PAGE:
Charles E. Brooks Memorial Life Award
- Demonstrate a deep affection for the out of doors, fly fishing and perhaps one particular area that received the individual's special attention over a period of time.
- Be an innovative fly tier. This doesn't necessarily mean that the individual be well known for inventing new patterns, although that would apply. Rather, the winner should have a history of being non-conventional in his approach in fly tying.
- Have some background in writing, books, magazines articles or pamphlets. Like the other criteria, this is not mandatory, merely something Charlie did. Hopefully, some of the winners will too.
- Be a member of the FFF and have some history of serving at banquets, seminars, regional conclaves, etc. Winners need not demonstrate the speaking skills of Charlie, just his enthusiasm to help the cause of fly-fishing.
- Be a character. This is strictly a bonus. It would be nice if each year's winner had a unique, spicy personality. That would be in keeping with the man being memorialized. Again, this is not mandatory, simply something extra if it's available in the list of yearly nominees.
I can think of no more fitting an individual in the Federation to whom the Charles E. Brooks Memorial Life Award should go than the Southern Council's, Michael "Mike" Huffman.
Gulf Coast Council
Mike Huffman is a member of Southwest Missouri Fly Fishers and this award presentation skipped by our local club and was not noted at the recent Fly Fishing Fair. Kyle Moppert presented the nomination and we thank him for his acknowledgement of Mike's talents.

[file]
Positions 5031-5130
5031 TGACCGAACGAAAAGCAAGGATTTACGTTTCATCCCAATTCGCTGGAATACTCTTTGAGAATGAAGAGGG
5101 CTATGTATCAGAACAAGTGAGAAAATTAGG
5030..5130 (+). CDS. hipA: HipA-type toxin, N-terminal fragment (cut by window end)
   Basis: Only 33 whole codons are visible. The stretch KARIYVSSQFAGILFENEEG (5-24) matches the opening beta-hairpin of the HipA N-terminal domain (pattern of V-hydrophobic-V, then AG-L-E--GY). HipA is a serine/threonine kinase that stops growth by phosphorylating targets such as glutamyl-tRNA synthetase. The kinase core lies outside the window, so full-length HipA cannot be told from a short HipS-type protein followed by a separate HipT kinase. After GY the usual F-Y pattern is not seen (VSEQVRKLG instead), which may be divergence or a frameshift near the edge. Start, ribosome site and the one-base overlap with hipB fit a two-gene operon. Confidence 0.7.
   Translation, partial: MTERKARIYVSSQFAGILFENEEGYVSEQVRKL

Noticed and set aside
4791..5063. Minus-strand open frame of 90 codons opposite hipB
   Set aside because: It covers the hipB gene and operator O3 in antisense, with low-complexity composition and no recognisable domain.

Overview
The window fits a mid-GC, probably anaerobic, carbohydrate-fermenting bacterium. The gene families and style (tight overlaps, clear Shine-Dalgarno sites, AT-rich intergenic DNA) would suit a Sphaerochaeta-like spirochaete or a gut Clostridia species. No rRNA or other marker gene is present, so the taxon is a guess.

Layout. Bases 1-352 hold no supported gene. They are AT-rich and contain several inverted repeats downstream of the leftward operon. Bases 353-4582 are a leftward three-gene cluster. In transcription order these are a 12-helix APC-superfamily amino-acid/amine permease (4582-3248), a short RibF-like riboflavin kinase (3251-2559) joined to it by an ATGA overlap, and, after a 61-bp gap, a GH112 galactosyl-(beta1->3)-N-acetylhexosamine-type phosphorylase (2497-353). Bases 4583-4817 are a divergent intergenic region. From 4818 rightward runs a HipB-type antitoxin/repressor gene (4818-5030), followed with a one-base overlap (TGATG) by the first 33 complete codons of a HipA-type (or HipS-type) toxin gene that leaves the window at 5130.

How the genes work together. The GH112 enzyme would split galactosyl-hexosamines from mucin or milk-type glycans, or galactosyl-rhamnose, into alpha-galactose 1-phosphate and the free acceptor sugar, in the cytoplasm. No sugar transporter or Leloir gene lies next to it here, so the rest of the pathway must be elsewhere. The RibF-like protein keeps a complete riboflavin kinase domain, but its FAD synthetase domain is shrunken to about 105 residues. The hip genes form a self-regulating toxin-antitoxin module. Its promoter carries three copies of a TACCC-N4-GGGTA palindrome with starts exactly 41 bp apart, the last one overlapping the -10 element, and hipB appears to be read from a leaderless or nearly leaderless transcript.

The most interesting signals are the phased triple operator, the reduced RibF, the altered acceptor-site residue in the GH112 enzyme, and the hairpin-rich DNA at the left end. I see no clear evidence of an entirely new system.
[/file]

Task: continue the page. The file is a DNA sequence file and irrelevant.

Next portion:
President of SOC/IFFF
Summary of the 2013 Fly Fishing Fair
The 2013 Fair was successful enough to cover all of the Fairs costs and all of the SOC's operating costs and grants in 2013. While the proceeds from the Fair fell short of funding new grants from a 2013 surplus, the SOC has a strong reserve of funds to fall back on.
The number of clubs affiliated with the Southern Council has been reduced about one-half after loosing the Texas area. Our reduced numbers of affiliated clubs had a partial effect on the lower attendance. As we have fewer clubs, each club has become a more essential component in the success of the fly fishing fair.
Several SOC members have expressed that the dates of the Fly Fishing Fair do not favor working families. Next year we hope to change the dates to a Friday-Sunday event to improve attendance. The last day will end around 2 PM to accommodate travel time. We have a commitment from Jason Randall to be our featured speaker for the 2014 Fly Fishing Fair. He is an author of four fly fishing books and a frequent writer for American Angler.
In our efforts to appeal to families, we also have tentative plans for a professional Bluegrass band, Missouri Boat Ride, to perform for the Saturday evening session. They play an assortment of popular music in addition to Bluegrass. We are investigating the return of a banquet to the awards presentation. An auction committee has been formed that is working on improving our items at this early date. We have a board that is committed to make "lemonade" this next year. We may be smaller in size, but I have a determination to keep the Southern Council a dominant part of this regions' fly-fishing community.